Sunday, September 25, 2011

William Giraldi

William Giraldi teaches at Boston University and is Senior Fiction Editor for AGNI. His nonfiction and fiction have appeared in The New York Times Book Review, Georgia Review, Bookforum, Southern Review, The Believer, Kenyon Review, Poets & Writers, Yale Review, The American Scholar, Antioch Review, TriQuarterly, and Salmagundi. His essay on amateur bodybuilding, “Freaky Beasts,” received a Pushcart Prize and was listed among Most Notable Essays in Best American Essays 2010. His essay “The Physics of Speed” was a finalist for a 2011 National Magazine Award.

His new novel is Busy Monsters.

Earlier this month I asked Giraldi what he was reading. His reply:
Alistair MacLeod's story collection Island is a solemn masterpiece. The solemnity is located primarily in the prose; though simple, declarative, and concrete – MacLeod has clearly been influenced by the early Hemingway – there is a fable-like eeriness to his style as he tells the stories of spiritually deprived people living an austere life in Cape Breton, Nova Scotia. MacLeod’s is an austerity worthy of Jack London, and yet London cannot match the haunting beauty of MacLeod’s narratives and the prose that sustains them. Without purple poetics or elusive abstractions, the prose often builds to a lulling, hypnotic effect, and once it has pulled you into MacLeod’s world, it feels oddly like some grand, expensive narcotic. These are stories about fishermen, about great-great-grandfathers, about families with twelve children. In “The Road to Rankin’s Point,” a young man with an unnamed terminal illness takes a dangerous car ride to visit his dying grandmother; the news of his fate causes her to die that night, as if she refused to live another day with the knowledge that her grandson will not have a full existence. “The Closing Down of Summer” has a miner explaining his life but with no specific story to tell; he is soon off to a mine in Africa and fears imminent death; this is, perhaps, his final testament. “As Birds Bring Forth the Sun” is really a ghost story whose spirit owes something not to London’s White Fang, but to Conan Doyle’s The Hound of the Baskervilles. It manages to be mythic and surreal and yet still strikingly appropriate to MacLeod’s time and place. Much of this collection feels ghostly, which is bizarre for stories so firmly rooted in reality, in the everyday struggle to survive. The dead are never far from the living; the landscape is forever white; the moaning wind grates the nerves; the icy waves explode ashore. As befits the climate, interaction between people is rare; dialogue is scarce. Long stretches of narration are interior, nearly Jamesian in their reflection. An outward, dramatic tension is often sacrificed to this interiority; the process of thinking, of reflecting and remembering, becomes the narrative drive. In another nod to Hemingway – specifically the Nick Adams stories – the facts of blood and bone, of rock and water, supplant the facts of narrative, and so it is not uncommon to be given only the subtlest hints as to a character’s situation. These are stories that crawl into you and live forever.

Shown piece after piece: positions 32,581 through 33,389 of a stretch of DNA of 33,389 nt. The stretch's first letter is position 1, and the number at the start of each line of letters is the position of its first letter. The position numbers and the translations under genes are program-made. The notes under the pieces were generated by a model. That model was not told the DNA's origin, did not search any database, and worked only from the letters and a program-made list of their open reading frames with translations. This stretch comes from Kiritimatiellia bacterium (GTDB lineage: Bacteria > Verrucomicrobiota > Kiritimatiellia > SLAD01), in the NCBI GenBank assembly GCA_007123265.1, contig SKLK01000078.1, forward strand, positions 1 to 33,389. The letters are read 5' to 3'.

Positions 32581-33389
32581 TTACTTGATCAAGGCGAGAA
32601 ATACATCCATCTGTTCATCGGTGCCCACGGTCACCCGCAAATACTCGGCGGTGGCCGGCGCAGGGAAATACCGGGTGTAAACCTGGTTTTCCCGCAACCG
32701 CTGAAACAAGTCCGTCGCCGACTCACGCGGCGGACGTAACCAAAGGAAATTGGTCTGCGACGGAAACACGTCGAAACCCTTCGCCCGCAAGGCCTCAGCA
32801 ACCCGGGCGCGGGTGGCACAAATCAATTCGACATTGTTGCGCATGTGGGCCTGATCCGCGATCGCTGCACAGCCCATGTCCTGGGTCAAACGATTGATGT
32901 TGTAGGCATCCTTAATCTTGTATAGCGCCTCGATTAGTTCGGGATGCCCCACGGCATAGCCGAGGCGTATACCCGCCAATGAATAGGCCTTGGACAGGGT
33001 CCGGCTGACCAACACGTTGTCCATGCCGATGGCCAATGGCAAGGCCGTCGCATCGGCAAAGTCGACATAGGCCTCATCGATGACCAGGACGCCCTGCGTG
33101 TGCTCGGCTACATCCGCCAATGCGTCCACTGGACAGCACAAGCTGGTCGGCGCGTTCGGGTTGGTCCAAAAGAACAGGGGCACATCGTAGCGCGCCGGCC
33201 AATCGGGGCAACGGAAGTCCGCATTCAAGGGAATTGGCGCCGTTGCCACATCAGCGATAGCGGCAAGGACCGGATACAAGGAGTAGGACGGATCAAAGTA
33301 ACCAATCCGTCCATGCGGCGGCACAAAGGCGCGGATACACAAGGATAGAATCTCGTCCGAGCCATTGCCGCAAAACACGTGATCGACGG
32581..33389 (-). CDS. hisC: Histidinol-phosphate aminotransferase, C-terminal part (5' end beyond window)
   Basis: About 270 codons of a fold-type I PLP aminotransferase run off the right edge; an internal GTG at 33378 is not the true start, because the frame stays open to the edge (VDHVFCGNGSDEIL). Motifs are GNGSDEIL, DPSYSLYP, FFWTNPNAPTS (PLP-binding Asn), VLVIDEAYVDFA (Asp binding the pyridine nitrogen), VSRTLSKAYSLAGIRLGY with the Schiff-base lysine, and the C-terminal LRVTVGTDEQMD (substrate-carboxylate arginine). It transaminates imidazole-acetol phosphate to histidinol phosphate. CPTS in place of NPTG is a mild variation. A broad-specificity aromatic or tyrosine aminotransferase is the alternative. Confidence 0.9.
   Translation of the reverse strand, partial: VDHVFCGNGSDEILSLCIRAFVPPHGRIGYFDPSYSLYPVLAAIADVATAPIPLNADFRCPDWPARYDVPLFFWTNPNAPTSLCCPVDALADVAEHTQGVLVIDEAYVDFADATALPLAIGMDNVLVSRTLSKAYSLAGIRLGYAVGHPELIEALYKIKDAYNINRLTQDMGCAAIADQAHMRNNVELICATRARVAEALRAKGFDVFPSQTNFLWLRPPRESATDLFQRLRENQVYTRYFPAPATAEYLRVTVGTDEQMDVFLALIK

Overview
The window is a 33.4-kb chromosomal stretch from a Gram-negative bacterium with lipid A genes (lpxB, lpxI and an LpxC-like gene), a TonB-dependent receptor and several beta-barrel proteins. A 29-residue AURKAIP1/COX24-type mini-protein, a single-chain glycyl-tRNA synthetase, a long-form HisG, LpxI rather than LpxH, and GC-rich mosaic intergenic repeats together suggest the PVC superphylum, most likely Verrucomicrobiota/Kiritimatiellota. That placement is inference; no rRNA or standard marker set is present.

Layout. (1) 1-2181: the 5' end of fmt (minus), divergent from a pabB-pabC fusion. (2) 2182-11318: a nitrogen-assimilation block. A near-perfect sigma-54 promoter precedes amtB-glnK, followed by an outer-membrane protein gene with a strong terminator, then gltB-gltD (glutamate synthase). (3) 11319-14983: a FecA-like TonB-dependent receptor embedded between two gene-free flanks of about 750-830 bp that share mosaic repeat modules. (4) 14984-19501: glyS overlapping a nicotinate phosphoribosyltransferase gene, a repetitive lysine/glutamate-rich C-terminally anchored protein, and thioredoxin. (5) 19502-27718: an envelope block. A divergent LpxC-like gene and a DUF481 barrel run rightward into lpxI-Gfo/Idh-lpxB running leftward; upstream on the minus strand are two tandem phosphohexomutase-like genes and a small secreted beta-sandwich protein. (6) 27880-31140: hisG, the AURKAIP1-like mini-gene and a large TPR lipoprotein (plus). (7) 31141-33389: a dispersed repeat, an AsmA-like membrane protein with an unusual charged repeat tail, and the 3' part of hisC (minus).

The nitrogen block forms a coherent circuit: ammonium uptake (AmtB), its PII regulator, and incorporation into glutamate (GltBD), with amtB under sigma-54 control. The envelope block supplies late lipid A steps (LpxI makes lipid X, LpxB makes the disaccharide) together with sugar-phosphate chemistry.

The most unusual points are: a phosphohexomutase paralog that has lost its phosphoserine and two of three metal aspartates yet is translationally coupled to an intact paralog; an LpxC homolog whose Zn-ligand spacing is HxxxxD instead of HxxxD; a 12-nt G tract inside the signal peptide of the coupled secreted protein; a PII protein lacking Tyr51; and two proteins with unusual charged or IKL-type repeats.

Visit the Busy Monsters website and Facebook page.

--Marshal Zeringue